Neuropsychological Disorders in the Elderly

Instructor:
Timeline: Varies
The focus of the course is to familiarize students with the range of emotional and neurocognitive disorders that are associated with aging, the challenges facing older adults in the health care system, and issues surrounding the roles of adult children and spouses in providing care for older adults with neurologic and psychiatric illness. Students become knowledgeable about available community resources that might assist the older individual and their caretakers in dealing with devastating illnesses. The course involves readings, class discussions and presentations, review of case materials and video vignettes of patients.

 

Cognitive Aging: Very Late Life

Instructor: Marsiske
Much is known about the psychological aging in later life, but research is only now beginning to explore the new “final frontier”, the oldest old. Persons aged 80 and older are the fastest growing segment of the population. However, because very old adults have historically been a rare group, and because of the frequent challenges of including such indivdiauls in research due to physical and mental impairments, finding about aging often underrepresent these oldest individuals. This couse considers psychological aging in the very old including cognitive, personality and social changes with age. The class also considers terminal decline, and the psychological changes associated with death, what it mean to age “successfully in very old age, and the blurring distinction between normal and pathological aging in very late life.



Practicum in Clinical Psychology (Neuropsychology), Advanced Practicum in Neuropsychology, Advanced Specialty Practicum in Neuropsychology

Instructor: Varies (Bauer, Bowers, Crosson, Dede, Fennell, Heaton, Price)
See Clinical Training for description of these practicum experiences

 

OTHER COURSES TAUGHT BY NEUROPSYCHOLOGY FACULTY

Cognitive Bases of Behavior ^

Instructor: Bauer
Timeline: Every Fall
This is a proseminar in cognitive psychology, designed to familiarize the student with basic issues and recent advances in the field. Because it is offered as part of the clinical psychology core curriculum, we emphasize links between clinical phenomena (e.g., decision-making, memory disturbance, acquired cognitive disturbances, emotion-cognition interface) and theory and research in cognitive science

 

Adult Psychopathology^

Instructor: Dede
Timeline: Yearly
Required Core Course
This course is designed to familiarize the student with theoretical and practical issues in adult psychopathology. The course begins with a historical overview of diagnosis and classification and considers psychopathology from a number of distinct theoretical perspectives. Major diagnostic entities within DSM-IV are reviewed with emphasis on diagnostic criteria, etiology, and treatment. Various issues are discussed including psychiatric co-morbidity, cultural influences on the expression of mental disorders, and psychopathology in the seriously medical ill.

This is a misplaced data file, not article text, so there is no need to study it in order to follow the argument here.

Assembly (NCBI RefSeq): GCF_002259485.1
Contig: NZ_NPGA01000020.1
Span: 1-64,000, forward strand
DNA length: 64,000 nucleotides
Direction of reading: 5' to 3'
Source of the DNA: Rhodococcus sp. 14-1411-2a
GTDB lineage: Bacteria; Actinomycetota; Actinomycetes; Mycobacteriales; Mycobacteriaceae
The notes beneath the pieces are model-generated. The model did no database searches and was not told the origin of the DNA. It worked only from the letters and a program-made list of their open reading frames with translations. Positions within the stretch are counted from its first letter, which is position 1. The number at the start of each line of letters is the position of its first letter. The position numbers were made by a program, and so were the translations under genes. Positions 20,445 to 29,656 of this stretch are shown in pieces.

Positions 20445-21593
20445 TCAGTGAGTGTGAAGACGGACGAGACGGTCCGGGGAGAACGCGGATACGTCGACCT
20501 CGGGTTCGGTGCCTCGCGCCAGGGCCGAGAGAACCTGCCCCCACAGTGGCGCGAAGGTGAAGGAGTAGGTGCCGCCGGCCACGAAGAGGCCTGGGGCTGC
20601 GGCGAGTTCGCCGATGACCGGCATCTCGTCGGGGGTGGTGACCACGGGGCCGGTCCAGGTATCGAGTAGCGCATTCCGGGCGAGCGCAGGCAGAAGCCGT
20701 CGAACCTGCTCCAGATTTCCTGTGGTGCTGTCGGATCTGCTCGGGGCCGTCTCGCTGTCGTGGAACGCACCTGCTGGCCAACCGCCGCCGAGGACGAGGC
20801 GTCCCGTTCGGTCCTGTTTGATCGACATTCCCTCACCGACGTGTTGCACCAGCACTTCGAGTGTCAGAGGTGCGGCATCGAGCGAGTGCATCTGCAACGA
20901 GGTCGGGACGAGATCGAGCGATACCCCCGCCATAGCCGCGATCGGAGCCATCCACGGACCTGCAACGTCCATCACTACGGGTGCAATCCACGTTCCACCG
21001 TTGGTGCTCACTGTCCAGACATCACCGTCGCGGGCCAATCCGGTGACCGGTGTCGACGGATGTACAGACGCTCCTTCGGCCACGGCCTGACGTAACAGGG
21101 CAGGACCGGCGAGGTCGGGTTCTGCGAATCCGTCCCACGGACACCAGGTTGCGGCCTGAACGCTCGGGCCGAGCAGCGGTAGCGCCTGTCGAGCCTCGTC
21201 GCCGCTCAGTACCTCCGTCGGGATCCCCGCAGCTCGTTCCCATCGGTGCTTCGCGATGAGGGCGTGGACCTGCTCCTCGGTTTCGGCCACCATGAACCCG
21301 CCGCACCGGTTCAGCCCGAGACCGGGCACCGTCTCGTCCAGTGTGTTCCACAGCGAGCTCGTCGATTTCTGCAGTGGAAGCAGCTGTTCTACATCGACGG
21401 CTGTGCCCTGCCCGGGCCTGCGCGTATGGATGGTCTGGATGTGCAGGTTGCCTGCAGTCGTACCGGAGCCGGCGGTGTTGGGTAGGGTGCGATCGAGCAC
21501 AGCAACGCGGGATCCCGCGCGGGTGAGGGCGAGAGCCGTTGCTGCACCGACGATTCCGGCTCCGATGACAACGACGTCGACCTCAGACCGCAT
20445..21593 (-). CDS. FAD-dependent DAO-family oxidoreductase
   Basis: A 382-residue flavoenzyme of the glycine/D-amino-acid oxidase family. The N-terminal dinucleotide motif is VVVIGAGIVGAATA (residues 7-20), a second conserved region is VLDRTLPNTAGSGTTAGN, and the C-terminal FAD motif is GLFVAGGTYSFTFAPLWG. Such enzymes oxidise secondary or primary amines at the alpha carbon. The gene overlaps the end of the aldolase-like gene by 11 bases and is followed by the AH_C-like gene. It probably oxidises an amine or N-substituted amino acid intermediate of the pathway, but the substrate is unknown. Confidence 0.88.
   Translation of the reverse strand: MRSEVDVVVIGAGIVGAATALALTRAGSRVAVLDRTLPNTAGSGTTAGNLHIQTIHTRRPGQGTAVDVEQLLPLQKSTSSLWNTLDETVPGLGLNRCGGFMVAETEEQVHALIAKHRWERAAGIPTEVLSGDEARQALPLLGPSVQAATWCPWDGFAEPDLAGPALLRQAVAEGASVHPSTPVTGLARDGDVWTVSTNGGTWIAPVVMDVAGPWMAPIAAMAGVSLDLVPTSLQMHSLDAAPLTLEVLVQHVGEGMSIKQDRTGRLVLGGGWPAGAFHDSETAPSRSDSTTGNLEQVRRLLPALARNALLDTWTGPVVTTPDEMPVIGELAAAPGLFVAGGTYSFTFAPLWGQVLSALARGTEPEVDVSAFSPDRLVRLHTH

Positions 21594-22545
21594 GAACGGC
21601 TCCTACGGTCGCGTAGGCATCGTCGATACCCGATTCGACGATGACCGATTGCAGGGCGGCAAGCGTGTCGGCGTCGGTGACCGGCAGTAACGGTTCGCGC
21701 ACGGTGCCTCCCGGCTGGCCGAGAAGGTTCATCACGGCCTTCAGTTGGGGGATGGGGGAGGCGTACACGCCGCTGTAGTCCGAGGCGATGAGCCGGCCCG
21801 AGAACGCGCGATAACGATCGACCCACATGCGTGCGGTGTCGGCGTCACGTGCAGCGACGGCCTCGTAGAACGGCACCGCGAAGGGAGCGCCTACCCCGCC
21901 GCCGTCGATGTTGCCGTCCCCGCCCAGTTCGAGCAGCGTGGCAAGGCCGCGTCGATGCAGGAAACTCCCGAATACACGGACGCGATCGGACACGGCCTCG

Adult Assessment^

Instructor: Fennell
Timeline: Yearly
Required Core Course
This course focuses on objective measures that are used in the assessment of intellect, personality, and mood in the adult. One goal is to help students learn to integrate information about psychopathology with data obtained from other clinical sources. These sources include: interviews, self-report measures , and a variety of individually administered psychological tests including intellectual measures.

Measurement, Research Design And Statistics I/II^

Instructor: Marsiske
Timeline: Yearly
Integration and interaction among research design, tests and measurements, and statistics." This is a challenging integration, and means that the many topics we will consider include scientific method, internal and external validity, principles guiding the design, conduct, and evaluation of measures, and interpretation and dissemination of statistical results, distributions and central tendency, inference making, general linear model and its embedded simple statistical procedures (evaluation and comparison means, correlation, regression, one- and multi-way analyses of variance with both between- and within-subjects factors), and reliability theory, evaluation of reliability and validity, scale construction, item analyses, item response theory, and scaling, bridges these two areas. Throughout the course, we’ll also consider the practice of doing and funding research, with topics including ethical issues in the conduct of research with humans, IRB guidelines and submission procedures, investigation of funding options for dissertations and beyond, preparation of funding proposals.

 

Applied Multivariate Methods in Psychology

Instructor: Marsiske
Timeline: Every other year (Spring)
This course examines the application of multivariate methods to the analyses of psychological data. The course will begin with a brief review of the matrix algebra concepts, the general linear model, and multiple regression. Major emphasis will be given to (1) the multivariate analysis of variance (MANOVA) and its extensions (ANCOVA, Repeated Measures Analysis of Variance), and (2) factor analysis in its various forms (principal components, exploratory factor analysis, confirmatory factor analysis, structural equation modeling). Special topics may be covered throughout the course, if time and interest allow. As an applied course, emphasis will be less on formulae and their derivation, and more on the review of (1) major assumptions, (2) the conditions under which the analysis might be appropriate, (3) implementation of the analysis in major statistical packages (SPSS, LISREL), and (4) interpretation of analyses.



C. OTHER NEUROPSYCHOLOGY COURSES AT UF
See UF Graduate Catalogue